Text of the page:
Margaret of Foix-Candale
Margaret of Foix-Candale, Marchioness of Saluzzo, regent of Marquisate of Saluzzo, aunt of Anna of Foix-Candale, Queen of Hungary. She was the youngest daughter of 1st Earl of Kendal and Margaret Kerdeston. In 1492 she married to Louis II Margrave of Saluzzo. Marchioness Margaret accompanied her niece, queen Anna of Foix-Candale in 1502 from Saluzzo to Venice in the wedding tour from France to Hungary, when Queen Anne visited her paternal relatives in Saluzzo. While being in her second pregnancy, Queen Anne asked her aunt, Margaret to come to Buda in 1506; the Marchiones at that time after her husband's death, acted as a regent of Marquisate of Saluzzo in the name of her first-born son, Michele Antonio. Her four surviving sons who all inherited the marquisate in the order of primogeniture. Michele Antonio, Marquess of Saluzzo. Gian Ludovico, Marquess of Saluzzo. Francesco Ludovico, Marquess of Saluzzo. Adriano. Gian Gabriele, Marquess of Saluzzo. Wenzel, Gusztáv: II. Ulászló magyar és cseh királynak házas élete.
Századok. 631–641, 727–757 and 816–840. 1877. Seigneurs de Grailly Généalogie Foix-Grailly Généalogie Cawley, Medieval Lands Project/Monferrato & Saluzzo, Medieval Lands database, Foundation for Medieval Genealogy Marek, Miroslav. "Euweb/Foix-Grailly Genealogy". Genealogy. EU
Ludovico II, Marquess of Saluzzo
Ludovico II del Vasto was marquess of Saluzzo from 1475 until his death. Before his accession as marquis he held the title of Count of Carmagnola. Son of Ludovico I of Saluzzo and Isabella of Montferrat, he succeeded him as marquis upon the latter's death in 1475, he continued his father's war against Charles I of Savoy, which had depleted Saluzzo's fortunes, but again without notable results. In 1481 he married his cousin, Giovanna Palaiologo of Montferrat, daughter of William VIII, Marquess of Montferrat. Two years after her death in 1490, he remarried, to Margaret of Foix-Candale. During the Second Italian War, Ludovico supported Charles VIII of France in his invasion of Italy, fighting alongside him in the battle of Fornovo; when Louis XII of France invaded the Duchy of Milan, Ludovico was again on the French side, culminating in his defeat at the Battle of Garigliano in 1503 against the Spanish forces. His military expenses further denied any possibility of recovery to the exhausted marquisate.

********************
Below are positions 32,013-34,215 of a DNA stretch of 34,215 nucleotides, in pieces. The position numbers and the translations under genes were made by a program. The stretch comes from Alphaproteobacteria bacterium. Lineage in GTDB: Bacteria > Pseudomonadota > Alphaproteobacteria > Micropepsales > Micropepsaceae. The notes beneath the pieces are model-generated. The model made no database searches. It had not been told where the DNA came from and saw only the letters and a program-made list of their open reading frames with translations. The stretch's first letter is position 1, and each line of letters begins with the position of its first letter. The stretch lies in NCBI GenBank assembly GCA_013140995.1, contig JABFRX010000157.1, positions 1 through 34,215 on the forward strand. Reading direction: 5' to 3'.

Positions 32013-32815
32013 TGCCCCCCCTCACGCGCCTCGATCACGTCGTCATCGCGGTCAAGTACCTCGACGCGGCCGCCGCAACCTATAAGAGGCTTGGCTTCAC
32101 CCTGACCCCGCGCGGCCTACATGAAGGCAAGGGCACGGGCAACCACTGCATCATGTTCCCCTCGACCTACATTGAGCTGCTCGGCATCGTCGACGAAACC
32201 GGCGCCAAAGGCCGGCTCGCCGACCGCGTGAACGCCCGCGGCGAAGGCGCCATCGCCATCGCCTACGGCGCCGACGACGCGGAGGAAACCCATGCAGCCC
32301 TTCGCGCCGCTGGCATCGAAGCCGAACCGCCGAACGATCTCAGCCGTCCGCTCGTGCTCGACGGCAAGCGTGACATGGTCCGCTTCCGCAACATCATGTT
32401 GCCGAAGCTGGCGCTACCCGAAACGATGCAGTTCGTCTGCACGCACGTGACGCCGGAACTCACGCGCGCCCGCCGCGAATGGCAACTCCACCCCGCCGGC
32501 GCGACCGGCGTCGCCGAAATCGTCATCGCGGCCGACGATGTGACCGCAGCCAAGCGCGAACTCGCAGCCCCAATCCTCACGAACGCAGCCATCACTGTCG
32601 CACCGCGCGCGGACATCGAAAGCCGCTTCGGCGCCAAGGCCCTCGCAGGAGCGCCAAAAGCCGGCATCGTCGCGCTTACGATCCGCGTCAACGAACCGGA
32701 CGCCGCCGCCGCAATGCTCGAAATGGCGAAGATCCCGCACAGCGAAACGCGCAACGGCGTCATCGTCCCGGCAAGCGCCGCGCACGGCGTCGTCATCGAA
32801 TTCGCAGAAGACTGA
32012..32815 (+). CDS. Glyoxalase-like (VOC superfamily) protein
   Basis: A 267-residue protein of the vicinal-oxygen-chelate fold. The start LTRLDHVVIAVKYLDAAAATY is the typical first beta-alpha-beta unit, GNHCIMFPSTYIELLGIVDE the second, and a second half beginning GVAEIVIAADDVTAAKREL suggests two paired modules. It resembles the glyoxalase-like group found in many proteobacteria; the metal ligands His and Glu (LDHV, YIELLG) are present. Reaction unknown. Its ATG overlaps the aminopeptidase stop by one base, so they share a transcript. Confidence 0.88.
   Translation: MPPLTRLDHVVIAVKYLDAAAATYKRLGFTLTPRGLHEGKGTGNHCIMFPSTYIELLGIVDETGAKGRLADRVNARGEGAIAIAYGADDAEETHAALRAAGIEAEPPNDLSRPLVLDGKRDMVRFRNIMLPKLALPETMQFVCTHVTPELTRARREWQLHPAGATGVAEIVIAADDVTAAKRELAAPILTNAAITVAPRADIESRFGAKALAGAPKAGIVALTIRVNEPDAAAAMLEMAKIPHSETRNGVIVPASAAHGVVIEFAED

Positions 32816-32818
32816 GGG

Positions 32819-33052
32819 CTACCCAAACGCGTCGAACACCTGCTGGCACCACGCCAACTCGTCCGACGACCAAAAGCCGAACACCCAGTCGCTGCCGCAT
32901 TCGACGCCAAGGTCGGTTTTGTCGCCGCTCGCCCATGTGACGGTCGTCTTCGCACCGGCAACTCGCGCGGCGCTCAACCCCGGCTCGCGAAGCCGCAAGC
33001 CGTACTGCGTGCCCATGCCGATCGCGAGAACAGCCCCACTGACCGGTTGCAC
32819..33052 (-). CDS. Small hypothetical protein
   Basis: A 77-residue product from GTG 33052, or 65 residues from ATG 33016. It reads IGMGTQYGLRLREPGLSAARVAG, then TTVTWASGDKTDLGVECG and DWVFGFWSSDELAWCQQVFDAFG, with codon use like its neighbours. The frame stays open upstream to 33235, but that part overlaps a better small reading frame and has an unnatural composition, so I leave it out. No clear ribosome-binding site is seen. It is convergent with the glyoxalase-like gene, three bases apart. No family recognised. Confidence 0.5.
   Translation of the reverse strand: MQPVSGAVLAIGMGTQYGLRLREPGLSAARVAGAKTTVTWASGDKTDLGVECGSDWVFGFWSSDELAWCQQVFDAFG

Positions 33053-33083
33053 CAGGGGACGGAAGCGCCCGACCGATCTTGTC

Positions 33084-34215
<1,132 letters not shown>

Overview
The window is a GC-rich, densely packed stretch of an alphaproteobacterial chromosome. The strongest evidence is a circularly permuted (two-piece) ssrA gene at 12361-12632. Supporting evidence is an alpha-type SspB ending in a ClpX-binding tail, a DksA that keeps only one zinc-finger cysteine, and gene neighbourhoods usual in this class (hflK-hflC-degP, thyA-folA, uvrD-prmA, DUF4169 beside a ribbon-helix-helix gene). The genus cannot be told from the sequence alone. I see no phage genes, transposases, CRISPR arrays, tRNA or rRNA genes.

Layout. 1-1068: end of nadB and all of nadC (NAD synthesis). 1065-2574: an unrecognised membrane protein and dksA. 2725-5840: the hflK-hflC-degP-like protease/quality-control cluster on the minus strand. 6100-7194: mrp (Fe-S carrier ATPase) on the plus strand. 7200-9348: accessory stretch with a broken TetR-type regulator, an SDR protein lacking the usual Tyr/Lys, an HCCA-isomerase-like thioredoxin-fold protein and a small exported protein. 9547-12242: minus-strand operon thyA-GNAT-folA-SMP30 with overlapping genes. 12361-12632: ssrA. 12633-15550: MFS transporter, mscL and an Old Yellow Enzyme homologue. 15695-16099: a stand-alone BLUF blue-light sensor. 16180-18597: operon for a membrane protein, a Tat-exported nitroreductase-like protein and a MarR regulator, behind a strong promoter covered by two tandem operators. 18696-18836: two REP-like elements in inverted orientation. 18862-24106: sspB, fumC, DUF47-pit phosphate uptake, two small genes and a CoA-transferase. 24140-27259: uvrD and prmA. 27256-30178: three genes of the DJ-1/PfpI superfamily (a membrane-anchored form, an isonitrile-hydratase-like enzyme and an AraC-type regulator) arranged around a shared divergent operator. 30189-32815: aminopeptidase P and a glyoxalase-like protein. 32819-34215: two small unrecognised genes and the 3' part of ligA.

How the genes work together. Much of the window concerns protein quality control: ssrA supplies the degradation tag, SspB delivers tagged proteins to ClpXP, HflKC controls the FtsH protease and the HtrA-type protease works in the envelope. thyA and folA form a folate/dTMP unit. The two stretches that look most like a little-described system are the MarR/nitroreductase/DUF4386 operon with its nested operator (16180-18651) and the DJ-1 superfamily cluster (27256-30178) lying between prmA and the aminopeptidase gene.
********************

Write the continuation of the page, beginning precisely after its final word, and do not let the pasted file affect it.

Ludovico was succeeded by his and Marguerite's eldest child, Michele Antonio I of Saluzzo, in 1504. A monument to him is located in the church of San Giovanni at Saluzzo, commissioned by his wife Margaret and executed by Benedetto Briosco in 1508. Ludovico II was the initiator of the Neo-Gothic Cathedral of Saluzzo and of the first Alpine tunnel, the Buco di Viso. Michele Antonio Gian Ludovico, deposed Francesco Ludovico I Gian Gabriele
Count of Foix
The Count of Foix ruled the independent County of Foix, in what is now southern France, during the Middle Ages. The House of Foix extended its power across the Pyrenees mountain range, moving their court to Pau in Béarn; the last count unified with King Henry IV of France in 1607. 1010-1034: Bernard Roger, count of Couserans, count of Bigorre, lord of Comminges and lord of Foix Main article: House of Albret and Albret In 1607 the county of Foix was reunited to the French crown. Foix Castle of Foix County of Foix List of Co-Princes of Andorra Diana of Foix List of Navarrese monarchs from the House of Foix Navarre monarchs family tree Histoire des Comtes de Foix Medieval History of Navarre